30 November, 2023

Yr 11 Psychology Trip to the State Museum Majdanek

Y11 Trip-Y11 Trip-majdanek
To say that ‘The Holocaust’ has left a dark and indelible stain on the History and Political Psychology of Europe is beyond an understatement. 

We know today that the largest numbers of Jews murdered came from German-occupied Poland. For this reason, Poland has many Holocaust Memorial sites, one of which is The State Museum Majdenak, just two hours south-east of Warsaw.

The experiments carried out by Professors Stanley Milgram and Solomon Asch, himself a Polish Jew born in Warsaw are a key component of the GCSE Psychology Curriculum. Their experiments were carried out in the mid 1950’s and early 1960’s and were inspired by their desire to explore the human psychology of obedience, conformity, and de-individuation: aspects of human behavior laid bare by the holocaust.

On Wednesday 22 November 22 Year 11 GCSE Psychology students visited The State Museum Madjanek. We undertook a 2.5 hour guided tour that explored the entire site. The tour guides were extremely knowledgeable, and the students gained a great deal of information about the operation of the camp and the historical backcloth to its inception, construction and eventual liberation by Russian troops on July 23 1944.

The conduct and maturity of the students was exemplary throughout the entire tour. They distinguished themselves as a credit to the school and, most importantly, to themselves as we knew they would. The following day participating students were asked in class to reflect on their experience and it is fitting that this TBSW newsletter post concludes with a selection of these.  

Dr L. Reid

Head of Psychology

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Alexia S. – Psychology Student.

“What amazed me the most was the fact that Majdanek used prisoners to get rid of the accumulating piles of bodies. Every few months people were selected to carry the dead bodies of gassed and shot prisoners and burn them. This group of people was treated like animals. They were segregated from the rest of the prisoners and had to live with the knowledge that soon it would be their bodies being set ablaze in a furnace. They were being “recycled” as if they were just objects or tools for the nazis to use in their advantage, as if they had an expiration date and had to be thrown away. They were completely stripped of their humanity and identity, given numbers to wear around their necks like dogs and given clothing that did not shield them from the cold and harsh environments they had to work in. Some had to watch hopelessly as the bodies of their friends and family were being burnt to a crisp, not daring to show any sort of reaction just to stay alive for a little longer. They had the burden of knowing the truth about the camp yet they were not able to warn the rest of the innocent people in the other sectors of Majdanek. Never again.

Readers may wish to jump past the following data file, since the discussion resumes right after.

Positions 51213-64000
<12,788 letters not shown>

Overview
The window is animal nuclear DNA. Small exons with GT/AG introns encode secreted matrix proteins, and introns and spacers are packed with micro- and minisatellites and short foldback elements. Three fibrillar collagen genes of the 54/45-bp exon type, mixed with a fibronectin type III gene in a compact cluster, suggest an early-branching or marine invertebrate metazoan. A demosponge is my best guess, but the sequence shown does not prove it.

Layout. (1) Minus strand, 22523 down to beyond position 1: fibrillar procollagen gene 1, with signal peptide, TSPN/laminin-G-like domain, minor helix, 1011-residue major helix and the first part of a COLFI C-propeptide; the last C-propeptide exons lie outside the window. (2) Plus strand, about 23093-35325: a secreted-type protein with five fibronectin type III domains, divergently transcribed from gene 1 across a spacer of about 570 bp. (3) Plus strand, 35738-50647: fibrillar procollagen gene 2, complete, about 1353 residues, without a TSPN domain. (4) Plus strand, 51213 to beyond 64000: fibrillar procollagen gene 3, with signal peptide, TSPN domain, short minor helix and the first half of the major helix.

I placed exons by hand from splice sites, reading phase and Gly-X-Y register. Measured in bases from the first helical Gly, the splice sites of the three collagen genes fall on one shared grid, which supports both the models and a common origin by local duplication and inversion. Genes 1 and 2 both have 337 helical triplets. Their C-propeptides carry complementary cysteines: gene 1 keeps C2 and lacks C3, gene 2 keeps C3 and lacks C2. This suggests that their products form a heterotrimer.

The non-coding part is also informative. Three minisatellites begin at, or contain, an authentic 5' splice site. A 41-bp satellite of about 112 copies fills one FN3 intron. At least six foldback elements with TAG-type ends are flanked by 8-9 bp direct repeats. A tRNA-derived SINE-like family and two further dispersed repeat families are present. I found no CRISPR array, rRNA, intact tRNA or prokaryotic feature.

This is related to our psychology course in many ways. We learned about how deindividuation works and its effects, and about following orders even if you know you are harming another human being. I hope people will learn from this horrific disaster and will have more empathy for people they may not fully understand. ”

Ola K. – Psychology Student

“The trip to Majdanek had a significant impact on me and definitely caused me to reflect on many things. Overall, the trip was very interesting and engaging. It gave me many insights in the horrific acts made by a human to another human. I learned about some of the few specific people that operated in the camp (Heinrich Himmler - SS and police commander in the Lublin district). We got to see a shocking exhibition of some of the personal items of the prisoners, which deeply impacted me. I think that the trip relates very well to the course, because it shows how far peoples obedience can go and the unimaginable acts that were committed”.